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[aprssig] APRS low-power-local ALT input channel

Robert Bruninga bruninga at usna.edu
Mon Sep 27 15:12:03 UTC 2004

>>> mwrobertson at comcast.net 9/26/04 12:11:35 AM >>>
Regarding APRS alt-input on 144.99 and output on 144.39:

>I hope this never takes place on a wide scale....
>To advocate listening on one frequency and transmitting 
>on another without some kind of CD, is asking for some 
>serious kind network failures!

Not really, every single user of ANY voice repeater does it
all the time.   It is such a standard pratice that most people
appear to not even think about it. That is what the +600 or 
-600 shift is doing on your radio.  Users are transmitting in 
the *blind* on the input of the voice repeater (without 
listening there first) every time they key their radio to talk.

>I am not aware of any trackers or base stations or 
>digipeaters that do this now. 

Try about 10,000 repeaters in the ARRL directory.

>But to just blatantly come up and digipeat a low power 
>signal from another frequency with out CD on 144.390, 
>is "intentional interference". 

Depends on which part of your sentence above does
the "without CD" apply?  If you are referring to TXing
onto 144.39 "without CD" then you are missunderstanding
the concept.  No one ever said that.  You are being led 
astray by naysayers and obfuscators.  The packet like any
other packet will be introduced on 144.39 only after
the TNC there hears a clear channel by using its CD.

But if you are talking about TXing a packet "from another
freqeuncy without CD" such as the proposed  144.99
(if avail in  your area) with a TX offset of +600, then this 
is no different than keying up ANY 2m or 440 voice radio 
with a TX offset.  

Why is it ok to use TX offsets on 2m voice and
cause collisions (doubles) that last for minutes at a time
while then saying it is "bad practice" and "poor network"
design when we do it on APRS with a +600 offset?

Ah, one might claim that a repeater is full duplex real time
and so a user can tell if the channel is busy or not.  Well
this simply is not so.  Here are 4 examples of why not:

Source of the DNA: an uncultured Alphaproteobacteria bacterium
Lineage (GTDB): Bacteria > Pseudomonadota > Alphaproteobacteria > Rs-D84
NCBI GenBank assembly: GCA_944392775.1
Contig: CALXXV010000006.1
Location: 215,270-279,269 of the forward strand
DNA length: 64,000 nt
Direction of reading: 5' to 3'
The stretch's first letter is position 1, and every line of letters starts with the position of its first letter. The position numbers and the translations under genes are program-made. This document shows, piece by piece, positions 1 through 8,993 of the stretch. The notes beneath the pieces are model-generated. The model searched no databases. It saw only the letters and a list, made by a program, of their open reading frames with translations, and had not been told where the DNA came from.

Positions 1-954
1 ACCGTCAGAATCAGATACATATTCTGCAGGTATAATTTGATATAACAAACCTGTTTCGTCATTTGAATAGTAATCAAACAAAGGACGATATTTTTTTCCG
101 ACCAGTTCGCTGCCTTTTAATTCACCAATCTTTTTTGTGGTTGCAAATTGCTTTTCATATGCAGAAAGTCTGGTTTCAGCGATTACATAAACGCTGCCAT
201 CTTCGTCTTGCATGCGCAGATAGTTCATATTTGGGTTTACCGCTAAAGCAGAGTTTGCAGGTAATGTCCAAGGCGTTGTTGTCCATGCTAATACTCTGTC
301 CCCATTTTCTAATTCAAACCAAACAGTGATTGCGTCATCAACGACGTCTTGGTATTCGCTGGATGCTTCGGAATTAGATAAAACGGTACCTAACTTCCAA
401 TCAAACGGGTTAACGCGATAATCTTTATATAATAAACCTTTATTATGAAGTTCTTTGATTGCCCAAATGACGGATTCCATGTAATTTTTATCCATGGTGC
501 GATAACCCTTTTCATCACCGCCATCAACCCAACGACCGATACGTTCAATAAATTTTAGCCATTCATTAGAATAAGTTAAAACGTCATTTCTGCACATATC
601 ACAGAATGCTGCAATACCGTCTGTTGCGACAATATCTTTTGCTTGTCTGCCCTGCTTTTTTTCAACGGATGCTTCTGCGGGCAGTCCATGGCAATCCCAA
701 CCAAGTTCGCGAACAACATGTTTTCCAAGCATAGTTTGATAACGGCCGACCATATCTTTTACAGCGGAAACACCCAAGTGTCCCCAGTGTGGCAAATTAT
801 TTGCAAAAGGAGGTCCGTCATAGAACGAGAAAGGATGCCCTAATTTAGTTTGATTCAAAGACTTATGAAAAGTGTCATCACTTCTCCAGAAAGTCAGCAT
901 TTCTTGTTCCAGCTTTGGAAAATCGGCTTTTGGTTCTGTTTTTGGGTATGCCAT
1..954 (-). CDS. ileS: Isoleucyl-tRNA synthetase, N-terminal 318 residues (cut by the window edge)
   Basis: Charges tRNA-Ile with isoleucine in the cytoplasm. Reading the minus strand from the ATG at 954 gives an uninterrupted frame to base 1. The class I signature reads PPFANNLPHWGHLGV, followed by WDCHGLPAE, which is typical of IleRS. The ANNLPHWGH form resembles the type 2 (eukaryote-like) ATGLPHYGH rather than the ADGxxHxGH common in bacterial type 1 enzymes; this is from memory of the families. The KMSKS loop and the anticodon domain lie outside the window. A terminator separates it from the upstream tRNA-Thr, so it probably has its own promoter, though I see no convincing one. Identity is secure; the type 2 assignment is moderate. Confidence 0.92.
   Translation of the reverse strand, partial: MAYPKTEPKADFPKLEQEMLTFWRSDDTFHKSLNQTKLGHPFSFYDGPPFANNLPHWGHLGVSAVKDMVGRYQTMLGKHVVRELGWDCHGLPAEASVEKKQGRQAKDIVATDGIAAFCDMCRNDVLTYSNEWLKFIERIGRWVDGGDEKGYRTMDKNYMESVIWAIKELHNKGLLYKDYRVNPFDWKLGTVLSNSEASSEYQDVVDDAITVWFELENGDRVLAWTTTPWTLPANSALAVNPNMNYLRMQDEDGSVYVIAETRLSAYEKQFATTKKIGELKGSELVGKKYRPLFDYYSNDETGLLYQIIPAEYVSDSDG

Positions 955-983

1) If it was, we would not hear people *doubling*
2) ALL modern repeaters have 1 second KERCHUNK
    delays, that delay the repeater coming up by
    about a second.  This is NO-DIFFERENTto what 
    happens with a 1 second APRS packet between the 
    input and output of an alt-input channel digipeater.
3) Many repeaters have delay lines that further delay 
    the output again, making the output not a true 
    copy of what is on the input.
4) Many repeaters use PL on the input.  Thus guaranteeing
    that they are NOT hearing other users on the input

None of these techniques which support the concept of
operating SPLIT frequencies are "bad practice" and in fact
they benefit the "design" of the networks on which they
are implemented.   After 12 years of APRS growth it is time
to consider adding the split frequency concept to APRS 
to drastically improve local performance.

>It is not Aloha. Isn't Aloha "Transmit if you don't hear another 
>station" and the digipeaters... will sort it out?

No.  That is CSMA.  Aloha is where you cannot hear the
other users.  Which is what is the case between users
of APRS who cannot hear but a tiny-tiny percentage
of the other users direct in real time...

>Even in a busy area like Chicago, I can track several 
>5 watt trackers when they are on.

Sure but with what reliabiilty?  We frequently see un-
quantified comments in HAM radio say "it works", but 
the question is how well and compared to what?

Anyway, just some thoughts...

de WB4APR, Bob

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